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Naked City

By Michael King, Fri., Dec. 28, 2001


Enron's Money Trail

For a healthy taste of the kind of info the best foundation money can buy, check out TPJ's report on the Enron Corp.'s political money trail, at www.tpj.org/Lobby_Watch/enron.html. The report catalogs the major Texas recipients of Enron's largesse (George W. Bush, Gov. Rick Perry, John Cornyn, the state Supreme Court, Carole Keeton Rylander, etc.) and sketches some of the main purposes of all that political generosity. Some telling excerpts:

"The chief mourners of Enron's demise -- apart from the investors and workers that it deceived -- are the legions of lobbyists and politicians whom Enron fed. Enron spent $10.2 million in the last two election cycles (1997 through 2000) influencing Washington politicians. During this period, Enron moved $1,003,273 to Texas PACs and state candidates, as well as spending up to $4.8 million on 89 Texas lobby contracts. ..." Bush's greatest gubernatorial gifts to Enron were deregulating state electric markets in 1999, indulging "grandfathered air polluters," and promoting laws that protect businesses from lawsuits.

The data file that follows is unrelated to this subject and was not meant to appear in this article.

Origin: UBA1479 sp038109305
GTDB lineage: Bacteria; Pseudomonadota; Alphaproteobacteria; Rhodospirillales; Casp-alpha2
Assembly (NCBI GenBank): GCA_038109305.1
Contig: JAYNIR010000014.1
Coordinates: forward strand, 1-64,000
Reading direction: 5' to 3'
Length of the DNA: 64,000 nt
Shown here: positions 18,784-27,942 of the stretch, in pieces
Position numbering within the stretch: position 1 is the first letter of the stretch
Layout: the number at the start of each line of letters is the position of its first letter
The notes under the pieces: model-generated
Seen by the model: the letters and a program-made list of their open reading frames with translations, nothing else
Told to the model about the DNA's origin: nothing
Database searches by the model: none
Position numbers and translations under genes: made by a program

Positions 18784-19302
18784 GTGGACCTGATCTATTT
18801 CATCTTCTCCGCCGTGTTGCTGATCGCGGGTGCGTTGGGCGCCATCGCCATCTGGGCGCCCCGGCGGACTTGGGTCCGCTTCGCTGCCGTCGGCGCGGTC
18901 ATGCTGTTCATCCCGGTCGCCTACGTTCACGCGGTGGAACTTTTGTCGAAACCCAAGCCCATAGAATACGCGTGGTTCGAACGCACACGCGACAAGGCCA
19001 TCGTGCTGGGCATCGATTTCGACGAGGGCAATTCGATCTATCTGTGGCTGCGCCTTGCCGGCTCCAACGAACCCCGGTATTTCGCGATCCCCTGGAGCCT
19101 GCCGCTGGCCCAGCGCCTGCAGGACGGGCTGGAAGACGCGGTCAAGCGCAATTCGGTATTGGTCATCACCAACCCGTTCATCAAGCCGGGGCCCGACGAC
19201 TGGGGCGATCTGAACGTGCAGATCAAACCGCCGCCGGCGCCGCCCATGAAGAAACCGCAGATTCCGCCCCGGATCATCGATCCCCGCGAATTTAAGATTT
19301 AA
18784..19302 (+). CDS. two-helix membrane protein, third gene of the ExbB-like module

The next-largest chunk of Enron money went to Gov. Perry, the report states. Perry appointed former Enron de Mexico President Mario Max Yzaguirre as Public Utility Commission chair in June 2001. Was it sheer coincidence, then, that, according to reports, Enron CEO Ken Lay gave Perry a $25,000 campaign contribution the very next day? Now, in the midst of controversy over Perry's choice to fill the PUC post, two Democrats on the Senate Nominations Committee have urged the governor to reconsider Yzaguirre's appointment. The committee has postponed considering his confirmation because Perry named his choice after this year's legislative session. As things stand, Yzaguirre doesn't appear to be a shoe-in for the job, especially in light of new developments regarding his and Perry's withholding of information about Yzaguirre's past.

Additionally, there are concerns that Yzaguirre's past work with a private utility would present a conflict of interest in his role as head of a state regulatory commission. Said TPJ's Craig McDonald in a statement: "Both the governor and attorney general have benefited greatly from Enron's political contributions. [Cornyn and Perry] both have a conflict of interest with respect to any Enron-Yzaguirre cover-up in the governor's office." He called on either the Travis County district attorney or the Legislature to investigate the matter.

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